The grieving is somewhat mitigated by SOME of the clutter because it means that when my body is feeling a bit better I can once again pick up where I left off or start something I that’s been on my obnoxiously-long to-do list(s). SOME of the clutter, on the other hand, needs to go away because it’s merely a reminder of what will never be again — but it’s hard to get rid of because to some extent, it’s also a reminder of how kick ass I was and am.

Clutter(ed). It’s not just the office and the basement, it’s also how I feel inside. I feel a tad overwhelmed trying to determine what my body may allow me to do today AND if I do that today then will I be able to do anything tomorrow AND if I can’t do it tomorrow will it then simply be added to the clutter and the feeling of being clutter(ed) AND what of the clutter can I do something about to feel less cluttered AND AND AND …. eek! The what if’s are never ending!

So, as I sit here drinking my pot of coffee and contemplating the nature of my clutter, my never-ending to do list is taking shape in my head and the most pressing things to do are … finish my coffee, brush my teeth, go to physical therapy and contemplate what aspect of my clutter(ed) I may be able to tackle tomorrow if my body allows it. And then I think, maybe I should categorize the various aspects of my clutter(ed) according to the amount of energy it would take (physical, mental, or otherwise … I often lack all of those) and where the clutter is located (do I have to do the stairs or can I reluctantly stay on this couch to do it). And then I think, if I’m going to categorize my clutter(ed) according to energy level required I need to figure out what the various projects and goals are and whether they’re realistic or not. And then I think, I’m too tired to think about this right now, so I should finish my coffee first and contemplate my clutter(ed) afterward with a notebook, pen, and this handy computer at the ready.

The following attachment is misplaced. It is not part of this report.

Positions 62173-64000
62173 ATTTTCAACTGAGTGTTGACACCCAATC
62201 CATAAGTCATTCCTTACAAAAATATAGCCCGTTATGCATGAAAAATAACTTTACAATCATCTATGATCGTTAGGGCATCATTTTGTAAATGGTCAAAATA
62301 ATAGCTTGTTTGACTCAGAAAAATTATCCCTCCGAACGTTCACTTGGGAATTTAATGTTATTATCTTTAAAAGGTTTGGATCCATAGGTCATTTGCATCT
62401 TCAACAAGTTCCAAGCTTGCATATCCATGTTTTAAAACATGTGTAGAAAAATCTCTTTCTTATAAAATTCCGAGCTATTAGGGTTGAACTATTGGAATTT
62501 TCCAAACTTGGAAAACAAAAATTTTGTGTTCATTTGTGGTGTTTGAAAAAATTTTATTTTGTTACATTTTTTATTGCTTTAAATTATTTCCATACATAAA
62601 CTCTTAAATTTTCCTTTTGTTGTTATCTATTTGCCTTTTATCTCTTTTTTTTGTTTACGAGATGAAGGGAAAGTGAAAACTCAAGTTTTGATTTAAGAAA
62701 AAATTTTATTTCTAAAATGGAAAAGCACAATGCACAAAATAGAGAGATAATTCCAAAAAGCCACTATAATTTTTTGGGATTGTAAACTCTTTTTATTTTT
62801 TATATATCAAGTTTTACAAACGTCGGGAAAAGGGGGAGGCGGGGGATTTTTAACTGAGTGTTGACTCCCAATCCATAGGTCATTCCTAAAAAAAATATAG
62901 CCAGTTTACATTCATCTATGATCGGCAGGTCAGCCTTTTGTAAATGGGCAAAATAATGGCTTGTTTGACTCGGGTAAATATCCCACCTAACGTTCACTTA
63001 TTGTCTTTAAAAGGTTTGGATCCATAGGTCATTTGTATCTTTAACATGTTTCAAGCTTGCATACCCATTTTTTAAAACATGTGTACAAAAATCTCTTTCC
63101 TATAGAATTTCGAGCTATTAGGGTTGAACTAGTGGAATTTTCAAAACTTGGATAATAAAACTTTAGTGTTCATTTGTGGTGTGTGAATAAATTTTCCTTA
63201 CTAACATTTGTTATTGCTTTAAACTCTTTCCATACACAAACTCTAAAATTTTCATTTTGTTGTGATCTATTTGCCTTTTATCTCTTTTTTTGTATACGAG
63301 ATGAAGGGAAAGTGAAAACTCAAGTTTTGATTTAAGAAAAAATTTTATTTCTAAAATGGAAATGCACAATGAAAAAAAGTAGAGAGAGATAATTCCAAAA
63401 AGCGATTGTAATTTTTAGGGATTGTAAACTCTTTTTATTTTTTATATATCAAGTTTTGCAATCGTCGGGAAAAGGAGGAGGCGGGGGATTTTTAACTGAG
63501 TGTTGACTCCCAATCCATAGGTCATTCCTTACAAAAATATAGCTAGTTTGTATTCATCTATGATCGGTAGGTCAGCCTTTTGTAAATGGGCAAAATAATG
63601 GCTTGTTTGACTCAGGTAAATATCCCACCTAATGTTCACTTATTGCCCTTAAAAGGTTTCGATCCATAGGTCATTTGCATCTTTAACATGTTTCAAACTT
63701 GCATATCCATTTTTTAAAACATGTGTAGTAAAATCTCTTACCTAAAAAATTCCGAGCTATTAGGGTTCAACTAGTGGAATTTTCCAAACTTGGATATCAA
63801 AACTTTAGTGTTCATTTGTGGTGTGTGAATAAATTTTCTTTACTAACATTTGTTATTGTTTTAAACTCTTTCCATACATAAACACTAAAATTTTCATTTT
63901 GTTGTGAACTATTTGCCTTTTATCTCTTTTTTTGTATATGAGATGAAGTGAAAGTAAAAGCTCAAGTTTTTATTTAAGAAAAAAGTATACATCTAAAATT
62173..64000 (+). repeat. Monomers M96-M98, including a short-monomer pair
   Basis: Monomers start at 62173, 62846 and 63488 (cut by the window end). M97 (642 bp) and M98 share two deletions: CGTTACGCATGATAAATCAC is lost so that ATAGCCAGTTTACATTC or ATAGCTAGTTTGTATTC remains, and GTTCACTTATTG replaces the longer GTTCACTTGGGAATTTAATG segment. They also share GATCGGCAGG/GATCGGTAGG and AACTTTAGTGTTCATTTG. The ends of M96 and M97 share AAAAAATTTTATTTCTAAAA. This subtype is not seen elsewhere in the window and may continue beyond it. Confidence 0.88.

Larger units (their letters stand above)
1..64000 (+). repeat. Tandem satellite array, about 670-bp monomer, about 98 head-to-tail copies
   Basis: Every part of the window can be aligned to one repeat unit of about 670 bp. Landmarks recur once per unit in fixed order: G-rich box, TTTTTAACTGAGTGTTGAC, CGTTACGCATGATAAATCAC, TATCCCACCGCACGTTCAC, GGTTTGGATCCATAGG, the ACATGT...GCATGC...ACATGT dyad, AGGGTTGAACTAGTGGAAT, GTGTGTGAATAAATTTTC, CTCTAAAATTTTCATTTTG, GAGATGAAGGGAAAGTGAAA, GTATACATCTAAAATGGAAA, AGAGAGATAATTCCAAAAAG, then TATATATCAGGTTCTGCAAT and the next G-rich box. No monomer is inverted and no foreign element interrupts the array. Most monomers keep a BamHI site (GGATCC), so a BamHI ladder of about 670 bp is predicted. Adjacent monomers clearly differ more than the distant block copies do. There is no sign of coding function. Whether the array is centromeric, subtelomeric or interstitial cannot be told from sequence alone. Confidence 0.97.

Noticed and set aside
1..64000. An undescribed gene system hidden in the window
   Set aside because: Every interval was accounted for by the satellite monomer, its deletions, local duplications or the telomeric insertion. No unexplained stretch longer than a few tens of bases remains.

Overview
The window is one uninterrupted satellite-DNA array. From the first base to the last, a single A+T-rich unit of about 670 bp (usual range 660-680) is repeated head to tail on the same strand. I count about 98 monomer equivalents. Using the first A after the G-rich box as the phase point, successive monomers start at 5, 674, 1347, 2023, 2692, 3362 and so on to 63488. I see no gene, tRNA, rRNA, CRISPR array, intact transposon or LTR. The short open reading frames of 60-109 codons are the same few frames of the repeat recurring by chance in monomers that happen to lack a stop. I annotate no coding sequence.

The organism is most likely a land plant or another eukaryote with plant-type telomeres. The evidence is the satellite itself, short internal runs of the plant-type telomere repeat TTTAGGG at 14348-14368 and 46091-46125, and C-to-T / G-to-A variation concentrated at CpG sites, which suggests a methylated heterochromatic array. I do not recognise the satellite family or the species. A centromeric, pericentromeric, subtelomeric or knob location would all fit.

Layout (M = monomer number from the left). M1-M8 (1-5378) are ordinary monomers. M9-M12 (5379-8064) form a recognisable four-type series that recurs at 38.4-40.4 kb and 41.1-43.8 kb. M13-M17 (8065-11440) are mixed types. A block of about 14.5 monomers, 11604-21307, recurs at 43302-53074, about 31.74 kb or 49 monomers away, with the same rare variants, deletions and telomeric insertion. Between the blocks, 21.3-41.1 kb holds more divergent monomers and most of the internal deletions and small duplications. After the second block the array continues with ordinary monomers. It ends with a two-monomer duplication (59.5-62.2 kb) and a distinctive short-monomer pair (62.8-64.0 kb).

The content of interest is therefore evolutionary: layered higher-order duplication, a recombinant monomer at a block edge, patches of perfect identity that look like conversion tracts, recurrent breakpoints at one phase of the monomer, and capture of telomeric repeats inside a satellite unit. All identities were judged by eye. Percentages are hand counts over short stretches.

And THEN I think, e’gads! my coffee is getting cold! So I finish typing this and upload it quickly, hoping it isn’t too cluttered for anyone who might hazard to read it.

Ouch, I need a new body!

Till next time,




My Trons Hurt


My trons hurt.

I did too much for this chronically ill, disabled, always-struggling body of mine. Thus, I ache EVERYWHERE, from my scalp to my toes.

Saying my “trons” (electrons) hurt has become one of the many ways I communicate to my husband that I will be, quite reluctantly, spending the day on the couch, could lose the ability to speak at any moment, and will most likely need help getting up the stairs and into bed later.

My hair hurts. The space between my toes is irritating me. My bones, joints, muscles, digestive system, and everything else aches. My skin is alive and everything touching it is registered. The seams in my clothes are painful. The strands of hair touching my face tickle and can only be relieved by scratching my skin where they’ve touched. I’m nauseous, my eyes are burning, and my head feels slightly like I’m under water.